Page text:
Kids should pray for Bush to exercise? People are dying due to this man's incompetence and children are being asked to pray for his ability to ride a bike? What is wrong with these people?

So what else should kids pray for? How about:

You've probably heard your mom or dad talking about high gasoline prices. Pray that things will get better so that the financial burden on many Americans will be lessened.

I know some people pray for lower gas prices, but what kind of fucked up values are these people teaching their children. Why don't they pray that Bush's friends stop gouging the U.S. consumer at the pump. They should reall be more specific about how gas prices can be lowered. Really get God to target the right folks.

I also read this so-called letter:

I am a PPT Kid. We study the weekly emails in my preschool. I like the pictures! I cut out the pictures of the people to pray for and glue them on a card. Each week I pray for those people and ask the Lord to help them make good decisions and grow closer to Him. We pray for our troops and our president. Our Junior Church class is having a celebration to welcome home some soldiers in our city.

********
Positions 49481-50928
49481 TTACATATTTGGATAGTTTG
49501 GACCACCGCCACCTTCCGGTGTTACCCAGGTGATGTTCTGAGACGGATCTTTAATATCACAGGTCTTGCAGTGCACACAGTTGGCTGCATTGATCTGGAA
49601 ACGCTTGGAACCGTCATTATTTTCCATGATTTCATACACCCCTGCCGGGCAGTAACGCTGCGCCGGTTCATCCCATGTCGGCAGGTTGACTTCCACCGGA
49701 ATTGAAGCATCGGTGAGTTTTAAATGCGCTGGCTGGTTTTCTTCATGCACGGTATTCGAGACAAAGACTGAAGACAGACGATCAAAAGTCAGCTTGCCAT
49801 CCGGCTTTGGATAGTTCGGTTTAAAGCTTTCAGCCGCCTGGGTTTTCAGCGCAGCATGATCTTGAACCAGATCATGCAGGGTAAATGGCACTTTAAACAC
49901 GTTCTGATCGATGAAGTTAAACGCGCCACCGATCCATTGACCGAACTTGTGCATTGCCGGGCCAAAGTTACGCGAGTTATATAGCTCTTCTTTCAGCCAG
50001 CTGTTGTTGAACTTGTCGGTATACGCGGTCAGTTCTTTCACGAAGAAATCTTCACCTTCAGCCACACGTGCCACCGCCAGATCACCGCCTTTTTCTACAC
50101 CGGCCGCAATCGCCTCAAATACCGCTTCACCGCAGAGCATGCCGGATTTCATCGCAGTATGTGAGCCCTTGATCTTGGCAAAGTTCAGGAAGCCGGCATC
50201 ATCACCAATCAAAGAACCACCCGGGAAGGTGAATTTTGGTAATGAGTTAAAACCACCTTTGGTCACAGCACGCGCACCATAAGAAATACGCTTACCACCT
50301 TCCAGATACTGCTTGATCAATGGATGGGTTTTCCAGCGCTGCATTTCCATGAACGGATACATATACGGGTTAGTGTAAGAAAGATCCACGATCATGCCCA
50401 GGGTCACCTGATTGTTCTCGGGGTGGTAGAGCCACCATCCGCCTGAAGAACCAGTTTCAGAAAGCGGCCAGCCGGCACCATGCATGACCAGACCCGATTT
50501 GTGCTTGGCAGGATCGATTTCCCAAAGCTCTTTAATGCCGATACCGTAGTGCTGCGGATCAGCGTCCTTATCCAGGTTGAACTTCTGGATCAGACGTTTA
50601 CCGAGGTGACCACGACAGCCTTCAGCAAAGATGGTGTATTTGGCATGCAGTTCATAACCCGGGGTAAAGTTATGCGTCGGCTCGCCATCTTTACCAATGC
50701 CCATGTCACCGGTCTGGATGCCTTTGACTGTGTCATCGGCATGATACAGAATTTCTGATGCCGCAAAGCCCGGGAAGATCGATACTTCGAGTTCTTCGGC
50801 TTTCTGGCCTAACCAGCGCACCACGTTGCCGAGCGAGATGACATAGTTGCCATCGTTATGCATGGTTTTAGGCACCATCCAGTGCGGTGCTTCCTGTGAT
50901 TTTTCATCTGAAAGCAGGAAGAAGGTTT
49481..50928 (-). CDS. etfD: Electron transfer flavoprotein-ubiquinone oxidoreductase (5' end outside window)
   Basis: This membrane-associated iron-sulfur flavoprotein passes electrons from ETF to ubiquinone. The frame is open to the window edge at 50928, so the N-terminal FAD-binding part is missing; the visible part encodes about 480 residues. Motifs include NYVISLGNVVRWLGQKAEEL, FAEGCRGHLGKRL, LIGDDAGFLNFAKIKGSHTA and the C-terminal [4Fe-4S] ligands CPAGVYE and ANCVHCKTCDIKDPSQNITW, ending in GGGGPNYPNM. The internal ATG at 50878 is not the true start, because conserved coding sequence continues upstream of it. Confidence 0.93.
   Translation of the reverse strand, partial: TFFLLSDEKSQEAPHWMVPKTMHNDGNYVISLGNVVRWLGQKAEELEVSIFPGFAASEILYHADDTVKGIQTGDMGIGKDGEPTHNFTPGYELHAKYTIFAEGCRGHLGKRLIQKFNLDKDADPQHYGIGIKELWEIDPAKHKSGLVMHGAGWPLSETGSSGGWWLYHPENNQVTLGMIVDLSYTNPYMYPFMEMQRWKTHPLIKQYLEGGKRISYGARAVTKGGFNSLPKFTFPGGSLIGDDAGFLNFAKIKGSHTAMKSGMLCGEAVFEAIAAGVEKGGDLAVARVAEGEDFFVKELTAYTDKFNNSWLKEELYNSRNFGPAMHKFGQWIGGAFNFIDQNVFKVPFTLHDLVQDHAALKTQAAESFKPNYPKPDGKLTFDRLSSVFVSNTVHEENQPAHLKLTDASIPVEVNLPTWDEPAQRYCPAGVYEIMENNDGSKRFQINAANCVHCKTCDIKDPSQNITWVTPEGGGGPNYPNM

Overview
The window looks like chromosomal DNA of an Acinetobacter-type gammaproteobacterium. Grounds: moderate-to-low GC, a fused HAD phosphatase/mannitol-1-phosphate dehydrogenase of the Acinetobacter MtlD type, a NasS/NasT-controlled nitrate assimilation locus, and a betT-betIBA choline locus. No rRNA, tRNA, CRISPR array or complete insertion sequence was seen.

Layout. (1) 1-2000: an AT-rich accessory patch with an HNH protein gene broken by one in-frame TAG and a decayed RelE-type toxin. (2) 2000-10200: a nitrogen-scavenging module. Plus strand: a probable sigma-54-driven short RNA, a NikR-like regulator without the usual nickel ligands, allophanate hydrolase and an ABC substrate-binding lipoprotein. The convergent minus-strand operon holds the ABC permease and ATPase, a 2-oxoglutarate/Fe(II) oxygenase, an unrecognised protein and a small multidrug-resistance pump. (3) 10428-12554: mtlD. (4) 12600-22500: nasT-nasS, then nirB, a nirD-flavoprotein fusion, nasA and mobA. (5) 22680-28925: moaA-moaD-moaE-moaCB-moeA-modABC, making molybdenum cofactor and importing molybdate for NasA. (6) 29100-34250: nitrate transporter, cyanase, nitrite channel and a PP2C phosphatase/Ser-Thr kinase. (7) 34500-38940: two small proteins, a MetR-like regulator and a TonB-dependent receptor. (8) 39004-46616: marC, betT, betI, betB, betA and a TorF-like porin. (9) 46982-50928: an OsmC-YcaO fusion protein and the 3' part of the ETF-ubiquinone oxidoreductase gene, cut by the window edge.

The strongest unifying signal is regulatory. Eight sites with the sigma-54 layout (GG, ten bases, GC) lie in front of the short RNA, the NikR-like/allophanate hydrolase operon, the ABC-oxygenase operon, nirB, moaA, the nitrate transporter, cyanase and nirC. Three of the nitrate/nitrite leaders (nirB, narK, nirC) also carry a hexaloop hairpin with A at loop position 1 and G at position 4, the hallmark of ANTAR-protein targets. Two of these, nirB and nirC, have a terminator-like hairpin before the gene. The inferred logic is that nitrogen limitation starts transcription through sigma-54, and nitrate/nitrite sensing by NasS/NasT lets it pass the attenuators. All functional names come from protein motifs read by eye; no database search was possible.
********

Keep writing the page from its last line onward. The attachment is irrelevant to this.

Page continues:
--Grace, age 4, Indiana

Now, unless Indiana has the most kick ass preschool in the nation, I somehow doubt a 4 year old has this kind of grasp of English grammar. Kids that I teach have a hard enough time writing a coherent sentence at the high school level. I just don't buy that a four year old girl is quite so eloquent at such an early age. So I must believe that these people have made up a four year old girl. Are there any actual kids in this PPT, or has this insane organization invented childrens' testimonials in the hopes of getting gullible (and not so much)adults to help create a goose-stepping set of Bush Youth?

Pray for these children that they survive this indoctrination and eventually learn right from wrong.


Michael "Brownie" Brown!!!

Apparently, doing a "heck of a good job" is Dubyaspeak for extreme bungling. I guess, under these terms, Bush is doing "a heck of a good job" as well.

You've got to read this from the "Presidential Prayer Kids" website (did you know such a thing existed?).

What happens in our country when there is a disaster? Well, lots of good neighbors come to the aid of those who have been affected, but we also have a special department in our government that helps too. It's called FEMA—Federal Emergency Management Administration, and it's a part of the Department of Homeland Security.

Michael D. Brown is the Director of FEMA, and along with his team, he works to bring the help needed after a disaster has struck. FEMA is in charge of helping people before and after a disaster like a hurricane, tornado, flood or earthquake. The governor of a state must ask for help, and then the President "declares" an official disaster for a particular area.